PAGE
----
Computing History Displays: Fifth Floor - Magnetic Data Storage - Magnetic Disk Storage
The history of magnetic disk storage for digital data has a very precise beginning. The first such storage was the result of an undertaking by IBM to develop, at their new (1952) San Jose (California) laboratories, both a disk store, the IBM 350, and a computer system that was based around the use of on-line storage, the RAMAC (Random Access Method of Accounting and Control) in 1956. For the first 20 years of development of disks they were very much an IBM story. Although there were later other important players, IBM was always a leader in pushing the disk technology until it sold its disk business to Hitachi Data Systems in 2003.
The final IBM 350 disk storage had 50 24-inch diameter double sided disk platters on one spindle rotating at 1200 rpm. There was one dual-head mechanism that was inserted between disks to read the disk above or that below - the head had to be retracted and moved vertically to the appropriate gap when there was a change in the surface being read. One problem with large rotating disks is that they wobble (called run-out.) To get the head consistently near enough to the surface it was necessary to force it closer using air under pressure pumped to the head. The head was stopped from contacting the disk surface by a jet of air from the head forming an "air bearing" that caused the head to float like a hydrocraft at 800 micro inches - 20 micro metres. This allowed the IBM 350 to store 100 bits per inch with tracks spaced at 20 per inch. Assembled with covers, the 350 was 60 inches long, 68 inches high and 29 inches deep. It was configured with 50 magnetic disks containing 50,000 sectors, each of which held 100 alphanumeric characters, for a total capacity of 5 million characters.
Dividing its capacity by its volume we can see that the first disk stored data at about the same density as the early drums, although of much greater capacity. Compared to a drum memory, which essentially has a 2 dimensional surface for storage, a disk device makes better use of space by stacking disks in 3 dimensions. Consequently disk storage was subject to more-intense development and improvement than were drums, leading to disks quickly replacing drums in their applications.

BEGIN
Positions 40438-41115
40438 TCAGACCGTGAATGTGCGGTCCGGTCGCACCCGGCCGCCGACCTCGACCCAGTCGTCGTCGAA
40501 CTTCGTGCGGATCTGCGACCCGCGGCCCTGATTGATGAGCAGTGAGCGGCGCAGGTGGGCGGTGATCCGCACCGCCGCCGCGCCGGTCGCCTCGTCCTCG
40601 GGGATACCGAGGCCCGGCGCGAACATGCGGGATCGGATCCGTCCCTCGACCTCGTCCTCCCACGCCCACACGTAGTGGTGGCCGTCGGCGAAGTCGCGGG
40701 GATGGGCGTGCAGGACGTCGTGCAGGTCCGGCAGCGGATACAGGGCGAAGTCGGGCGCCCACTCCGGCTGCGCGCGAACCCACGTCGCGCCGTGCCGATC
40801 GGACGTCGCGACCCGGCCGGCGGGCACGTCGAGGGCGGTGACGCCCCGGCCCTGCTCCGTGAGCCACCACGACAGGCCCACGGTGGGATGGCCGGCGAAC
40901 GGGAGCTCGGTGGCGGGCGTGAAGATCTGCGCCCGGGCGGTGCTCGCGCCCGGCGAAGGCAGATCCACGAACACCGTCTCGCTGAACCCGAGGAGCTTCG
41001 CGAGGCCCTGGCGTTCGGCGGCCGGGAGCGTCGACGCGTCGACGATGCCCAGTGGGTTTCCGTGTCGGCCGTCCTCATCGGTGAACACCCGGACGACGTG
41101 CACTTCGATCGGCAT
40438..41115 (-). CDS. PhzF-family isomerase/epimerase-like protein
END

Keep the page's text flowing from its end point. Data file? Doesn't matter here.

The modern disk remains a mechanical device and is recognizably a descendant of the 1956 IBM350. The improvement over 50 years has been obtained by continually refining all aspects of the technology. There have been many individual improvements, too many to mention all, but we will try to cover the main steps.
Much of the early development of disks was from IBM or by ex-IBM employees around Silicon Valley in California. The IBM 350, although introducing disks and air bearings, was very much a "first attempt." The next IBM store, the IBM 1301, has more in common with the modern disk. Although having 25 disk platters per spindle, the 1301 gave up on moving the head between surfaces and had a "comb" of heads, one for each surface, which were moved in unison, only one of the 50 being active (The IBM 1301 had two 28 MB modules each with 25 disks and 50 sliders. It rotated at 1800 rpm with seek taking 165 ms average. There were 50 tracks per inch with 520 bits per inch stored along each track - 13 times the IBM 350 density.) All disks since have had comb heads (even if with only one tooth!) - sometimes more than one head.
The other significant change was the "self acting slider" - the heads did not have to be supplied with compressed air for the air bearing but this was formed by the hydrodynamic profile of the head. The heads were forced down on the disk surface mechanically and to avoid damage the heads had to be parked off the surface at "power-on" until the disk picked up sufficient speed for the relative motion of the head to allow the head to "float" above the disk surface. Such "self acting hydrodynamic sliders" have been used ever since. They allow the heads to be much closer to the disk surface and thus allow closer spacing of the bits in the track. Since the IBM 1301, there has been a steady improvement in the design of sliders, involving making them smaller and smaller, and a corresponding need for the disk surface to be made smoother and flatter to allow the head on the slider to get closer and closer to the surface - down to less than 5 microinches today.
The problem with disk stores such as the IBM 1301 was that they were of relatively low capacity yet extremely expensive. Their use in any but the largest computers would require lower expense yet that could only be achieved by reducing the capacity. A solution to this conundrum was to make the set of platters removable and interchangeable. The first IBM "disk pack" introduced as the IBM 1311 in 1963 had a capacity of just 2 MB, each pack with 6 double-sided platters. The follow-on version for the System/360 increased the capacity to 7.25 MB. The disk pack and its interfaces were published standards so there were many vendors of disk packs and even disk drives. It also set the standard disk diameter of 14 inches that was to last for 20 years.